- What are the main claims of the paper and how important are they?
- Are these claims novel? If not, specify papers that weaken the claims to the originality of this one.
- Are claims properly placed in the context of previous literature?
- Do results support claims? If not, what other evidence is required?
- If a protocol is provided for a randomized controlled trial, are there important deviations from it? Have authors explained why deviations occurred?
- Would other experiments or information improve the paper? Would it significantly improve the paper to do more work?
- Is the paper outstanding in its discipline? What makes it so? If not, why?
- Who would find this paper of interest? Why?
- If the paper is unsuitable for publication in its present form, is there potential to encourage the author to resubmit a revised version?
- Reviewers are asked to be matter of fact, clear and concise.
Will authors know who is reviewing their manuscript?
Reviewers’ identities are anonymous.
Can authors exclude Editorial Board Reviewers or Independent Reviewers?
Authors can request to exclude a specific reviewer from reviewing their manuscript as long as the process remains objective, impartial, and a thorough assessment of the article is given. A decision letter is sent to the author when all reviews are received and considered.
The Managing Editor and Reviewers assess revised manuscripts. Manuscripts that undergo major revision are re-reviewed. There is no guarantee of acceptance after major revision.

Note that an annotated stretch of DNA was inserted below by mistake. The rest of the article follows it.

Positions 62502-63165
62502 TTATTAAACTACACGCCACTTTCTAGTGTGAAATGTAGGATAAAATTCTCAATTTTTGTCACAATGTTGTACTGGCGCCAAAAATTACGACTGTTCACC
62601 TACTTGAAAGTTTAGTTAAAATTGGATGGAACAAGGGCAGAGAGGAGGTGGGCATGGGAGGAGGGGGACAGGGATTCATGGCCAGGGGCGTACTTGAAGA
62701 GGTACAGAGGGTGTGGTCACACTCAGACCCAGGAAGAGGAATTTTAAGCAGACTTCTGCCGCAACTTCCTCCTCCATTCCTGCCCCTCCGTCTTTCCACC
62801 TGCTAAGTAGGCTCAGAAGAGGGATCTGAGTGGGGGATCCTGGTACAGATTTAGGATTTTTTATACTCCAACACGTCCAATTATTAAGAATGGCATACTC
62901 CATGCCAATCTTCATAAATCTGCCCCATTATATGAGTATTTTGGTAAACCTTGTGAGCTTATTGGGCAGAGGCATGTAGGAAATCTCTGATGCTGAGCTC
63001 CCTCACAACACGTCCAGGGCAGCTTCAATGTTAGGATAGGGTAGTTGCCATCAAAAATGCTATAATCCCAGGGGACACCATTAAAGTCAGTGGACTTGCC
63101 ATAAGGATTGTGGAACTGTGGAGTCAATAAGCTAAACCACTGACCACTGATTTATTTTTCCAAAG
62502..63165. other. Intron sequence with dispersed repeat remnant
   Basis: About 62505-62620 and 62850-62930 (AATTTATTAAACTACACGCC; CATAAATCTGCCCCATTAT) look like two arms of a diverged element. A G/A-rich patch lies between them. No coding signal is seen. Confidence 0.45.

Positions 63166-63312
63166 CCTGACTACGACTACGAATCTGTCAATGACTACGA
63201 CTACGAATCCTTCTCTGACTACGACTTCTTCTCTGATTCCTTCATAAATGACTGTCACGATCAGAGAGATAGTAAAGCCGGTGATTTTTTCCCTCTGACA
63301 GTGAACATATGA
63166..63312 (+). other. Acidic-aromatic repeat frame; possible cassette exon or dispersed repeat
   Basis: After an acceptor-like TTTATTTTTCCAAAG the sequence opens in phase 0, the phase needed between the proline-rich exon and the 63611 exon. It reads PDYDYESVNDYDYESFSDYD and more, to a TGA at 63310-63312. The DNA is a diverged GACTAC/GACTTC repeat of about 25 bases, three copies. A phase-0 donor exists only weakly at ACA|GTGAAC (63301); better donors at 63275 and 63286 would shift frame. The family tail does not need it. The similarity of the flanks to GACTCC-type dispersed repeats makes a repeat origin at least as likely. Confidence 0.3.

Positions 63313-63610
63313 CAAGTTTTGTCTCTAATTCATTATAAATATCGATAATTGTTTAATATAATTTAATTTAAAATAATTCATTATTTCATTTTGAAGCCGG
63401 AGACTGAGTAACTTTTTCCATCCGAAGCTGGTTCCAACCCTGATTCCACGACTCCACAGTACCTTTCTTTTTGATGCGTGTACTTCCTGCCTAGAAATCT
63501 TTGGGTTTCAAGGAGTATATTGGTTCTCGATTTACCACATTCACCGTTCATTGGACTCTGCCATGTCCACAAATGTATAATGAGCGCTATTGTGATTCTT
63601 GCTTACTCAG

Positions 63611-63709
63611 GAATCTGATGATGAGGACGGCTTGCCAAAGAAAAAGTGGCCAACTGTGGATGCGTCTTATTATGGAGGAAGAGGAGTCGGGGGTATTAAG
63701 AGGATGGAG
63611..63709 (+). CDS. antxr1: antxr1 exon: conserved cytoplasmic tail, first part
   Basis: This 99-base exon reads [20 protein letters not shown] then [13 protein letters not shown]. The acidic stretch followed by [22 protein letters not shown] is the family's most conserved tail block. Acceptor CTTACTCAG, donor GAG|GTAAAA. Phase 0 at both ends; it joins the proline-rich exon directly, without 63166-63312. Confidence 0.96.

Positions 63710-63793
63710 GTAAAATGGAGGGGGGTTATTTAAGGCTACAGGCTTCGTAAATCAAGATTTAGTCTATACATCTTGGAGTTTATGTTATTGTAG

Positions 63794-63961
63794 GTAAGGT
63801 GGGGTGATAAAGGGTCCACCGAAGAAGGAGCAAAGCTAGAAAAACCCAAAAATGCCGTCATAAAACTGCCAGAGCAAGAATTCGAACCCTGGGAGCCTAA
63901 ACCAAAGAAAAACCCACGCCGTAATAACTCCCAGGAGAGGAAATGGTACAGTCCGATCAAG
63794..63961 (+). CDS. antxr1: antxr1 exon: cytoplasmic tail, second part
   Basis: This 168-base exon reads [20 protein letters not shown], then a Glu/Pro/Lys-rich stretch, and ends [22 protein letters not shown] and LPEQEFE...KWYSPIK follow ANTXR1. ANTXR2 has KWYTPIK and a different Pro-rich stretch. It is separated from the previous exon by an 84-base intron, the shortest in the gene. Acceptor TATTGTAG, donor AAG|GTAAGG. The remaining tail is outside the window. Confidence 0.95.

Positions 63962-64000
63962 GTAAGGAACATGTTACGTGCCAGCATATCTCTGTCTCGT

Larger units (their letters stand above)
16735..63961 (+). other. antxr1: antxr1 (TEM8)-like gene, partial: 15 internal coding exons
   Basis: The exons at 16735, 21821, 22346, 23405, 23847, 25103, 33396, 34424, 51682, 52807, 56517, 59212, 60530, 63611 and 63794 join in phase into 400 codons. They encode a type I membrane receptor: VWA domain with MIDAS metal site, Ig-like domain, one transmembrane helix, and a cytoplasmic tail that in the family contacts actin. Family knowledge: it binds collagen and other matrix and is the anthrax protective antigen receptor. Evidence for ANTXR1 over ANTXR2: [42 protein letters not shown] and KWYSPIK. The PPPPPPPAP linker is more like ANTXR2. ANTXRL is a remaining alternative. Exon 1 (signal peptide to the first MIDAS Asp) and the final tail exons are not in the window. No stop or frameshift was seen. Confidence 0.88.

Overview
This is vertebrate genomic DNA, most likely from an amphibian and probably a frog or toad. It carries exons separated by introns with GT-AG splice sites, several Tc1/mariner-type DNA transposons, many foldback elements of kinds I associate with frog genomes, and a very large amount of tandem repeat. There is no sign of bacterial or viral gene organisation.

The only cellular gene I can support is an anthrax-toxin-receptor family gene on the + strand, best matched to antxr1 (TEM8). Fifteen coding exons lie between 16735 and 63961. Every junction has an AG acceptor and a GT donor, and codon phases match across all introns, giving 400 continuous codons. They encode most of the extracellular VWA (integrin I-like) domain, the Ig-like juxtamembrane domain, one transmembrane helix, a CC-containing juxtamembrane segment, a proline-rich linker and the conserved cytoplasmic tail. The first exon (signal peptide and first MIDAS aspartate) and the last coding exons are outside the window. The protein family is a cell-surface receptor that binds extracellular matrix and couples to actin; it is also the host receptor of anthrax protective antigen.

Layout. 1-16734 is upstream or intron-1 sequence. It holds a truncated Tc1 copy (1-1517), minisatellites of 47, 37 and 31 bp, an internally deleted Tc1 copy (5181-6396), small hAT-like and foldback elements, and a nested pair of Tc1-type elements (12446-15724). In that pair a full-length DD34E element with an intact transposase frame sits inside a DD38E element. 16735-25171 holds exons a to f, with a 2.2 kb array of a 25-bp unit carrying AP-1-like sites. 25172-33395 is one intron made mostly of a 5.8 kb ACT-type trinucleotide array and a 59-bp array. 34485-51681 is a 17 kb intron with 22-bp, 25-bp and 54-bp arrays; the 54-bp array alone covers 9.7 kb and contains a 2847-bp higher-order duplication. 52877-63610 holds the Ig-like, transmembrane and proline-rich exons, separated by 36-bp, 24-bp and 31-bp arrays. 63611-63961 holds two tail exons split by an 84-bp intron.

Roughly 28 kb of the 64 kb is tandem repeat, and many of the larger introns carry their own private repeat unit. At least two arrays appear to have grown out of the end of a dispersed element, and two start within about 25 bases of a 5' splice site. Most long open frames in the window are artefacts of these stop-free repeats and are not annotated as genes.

Revisions are generally requested if a manuscript is considered appropriate. Minor revisions are usually requested as a final step before acceptance. The managing editor and Editor-in-Chief, together, make a decision based on the reviewers' comments.
To appeal a decision, you can contact the Managing Editor and explain your reason(s) for the appeal. When a paper has been revised in response to the review, or when authors appeal against a decision, we ask reviewers to provide follow-up commentary.
All appeals are discussed with the Editor-in-Chief and reviewers assigned to the manuscript. In the case of disagreement, TMT may seek external advice on the appeal, but it is most likely the final decision will be left to the Editor-in-Chief.
Proofs and reprints
Corresponding authors of accepted submissions are sent galley proofs. Corrections should be relayed to the Managing Editor as soon as possible to facilitate publication.
Order forms for reprints will be emailed to the corresponding author if one is requested after article publication.
Reviewing Feature article and Opinion submissions
TMT considers the following when reviewing Feature article submissions:
Is the article relevant and of interest to an international audience?
- Does it address a global and topical subject? Will it be relevant across demographic populations? Is the article well written, clear, and easy for a non-specialist?
- Do you think the article will impact clinicians, researchers, health policymakers, or the public? Will it be widely read, disseminated, or cited? Could it improve public and/or global health? Will media outlets find it news worthy?
- Is the article accurate? Are claims evidence-based?
- Has the author missed anything important?
- Does the article contain new information warranting publication? Does it take a discussion or debate into a new direction? Does it challenge current legacies?